Deputy Attorney General Rod Rosenstein delivered a speech on Tuesday about what he calls “responsible encryption” today. It misses the mark, by far.
Rosenstein starts with a fallacy, attempting to convince you that encryption is unprecedented:
Our society has never had a system where evidence of criminal wrongdoing was totally impervious to detection, especially when officers obtain a court-authorized warrant. But that is the world that technology companies are creating.
In fact, we’ve always had (and will always have) a perfectly reliable system whereby criminals can hide their communications with strong security: in-person conversations. Moreover, Rosenstein’s history lesson forgets that, for about 70 years, there was an unpickable lock. In the 1770s, engineer Joseph Bramah created a lock that remained unpickable until 1851. Installed in a safe, the owner could ensure that no one could get inside, or at least not without destroying the contents in the process.
Billions of instant messages are sent and received each day using mainstream apps employing default end-to-end encryption. The app creators do something that the law does not allow telephone carriers to do: they exempt themselves from complying with court orders.
Here, Rosenstein ignores the fact that Congress exempted those app creators-“electronic messaging services”- from the Computer Assistance for Law Enforcement Act (CALEA). Moreover, CALEA does not require telephone carriers to decrypt encryption where users hold the keys. Instead, Section 1002(b)(3) of CALEA provides:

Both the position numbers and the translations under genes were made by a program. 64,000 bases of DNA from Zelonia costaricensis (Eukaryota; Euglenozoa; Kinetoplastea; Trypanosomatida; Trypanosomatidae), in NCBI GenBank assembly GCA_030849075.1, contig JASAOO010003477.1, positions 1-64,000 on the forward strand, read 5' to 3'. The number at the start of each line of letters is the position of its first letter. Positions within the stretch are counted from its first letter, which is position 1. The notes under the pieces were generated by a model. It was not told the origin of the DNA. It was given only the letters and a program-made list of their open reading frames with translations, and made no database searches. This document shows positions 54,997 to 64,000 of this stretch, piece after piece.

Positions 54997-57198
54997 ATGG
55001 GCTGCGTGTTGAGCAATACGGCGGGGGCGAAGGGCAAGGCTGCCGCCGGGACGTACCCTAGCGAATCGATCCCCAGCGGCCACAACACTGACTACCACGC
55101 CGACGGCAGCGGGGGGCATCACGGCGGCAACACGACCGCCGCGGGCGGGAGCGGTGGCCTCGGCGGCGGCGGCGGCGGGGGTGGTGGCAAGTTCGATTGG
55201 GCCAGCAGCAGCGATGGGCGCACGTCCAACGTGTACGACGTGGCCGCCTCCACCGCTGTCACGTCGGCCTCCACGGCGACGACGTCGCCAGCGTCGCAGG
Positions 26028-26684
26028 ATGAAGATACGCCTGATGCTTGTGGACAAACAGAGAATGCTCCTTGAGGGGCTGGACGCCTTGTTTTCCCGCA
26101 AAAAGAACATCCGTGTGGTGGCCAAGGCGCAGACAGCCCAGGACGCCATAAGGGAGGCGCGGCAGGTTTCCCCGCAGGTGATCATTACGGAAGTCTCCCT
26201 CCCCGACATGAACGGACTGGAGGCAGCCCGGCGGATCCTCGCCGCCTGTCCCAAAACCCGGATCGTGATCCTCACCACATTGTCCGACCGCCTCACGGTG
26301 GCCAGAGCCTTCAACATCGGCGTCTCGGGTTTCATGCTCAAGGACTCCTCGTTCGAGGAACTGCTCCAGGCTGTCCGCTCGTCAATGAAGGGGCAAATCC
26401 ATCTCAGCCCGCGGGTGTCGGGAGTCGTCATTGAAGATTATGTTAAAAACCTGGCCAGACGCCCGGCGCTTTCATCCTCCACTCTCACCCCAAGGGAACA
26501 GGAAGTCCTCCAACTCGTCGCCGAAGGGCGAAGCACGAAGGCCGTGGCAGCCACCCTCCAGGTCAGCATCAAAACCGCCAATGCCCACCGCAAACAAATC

(3) Encryption. A telecommunications carrier shall not be responsible for decrypting, or ensuring the government’s ability to decrypt, any communication encrypted by a subscriber or customer, unless the encryption was provided by the carrier and the carrier possesses the information necessary to decrypt the communication.
By definition, when the customer sends end-to-end encrypted messages—in any kind of reasonably secure implementation—the carrier does not (and should not) possess the information necessary to decrypt them.
With his faulty premises in place, Rosenstein makes his pitch, coining yet another glib phrase to describe a backdoor.
Responsible encryption is achievable. Responsible encryption can involve effective, secure encryption that allows access only with judicial authorization. Such encryption already exists. Examples include the central management of security keys and operating system updates; the scanning of content, like your e-mails, for advertising purposes; the simulcast of messages to multiple destinations at once; and key recovery when a user forgets the password to decrypt a laptop.
As an initial matter, “the scanning of content, like your e-mails, for advertising purposes” is not an example of encryption, “responsible” or otherwise. Rosenstein’s other examples are just describing systems where the government or another third party holds the keys. This is known as “key escrow,” and, as well explained in the Keys Under Doormats paper, the security and policy problems with key escrow are not only unsolved, but unsolvable.
Perhaps sensitive to the criticisms of the government’s relentless attempts to rename backdoors, Rosenstein claims “No one calls any of those functions a “back door.” In fact, those capabilities are marketed and sought out by many users.” In fact, critics of backdoors have fairly consistently called key escrow solutions “backdoors.” And any reasonable reader would call Google’s ability to access your email a backdoor, especially when that backdoor is used by unauthorized parties such as Chinese hackers.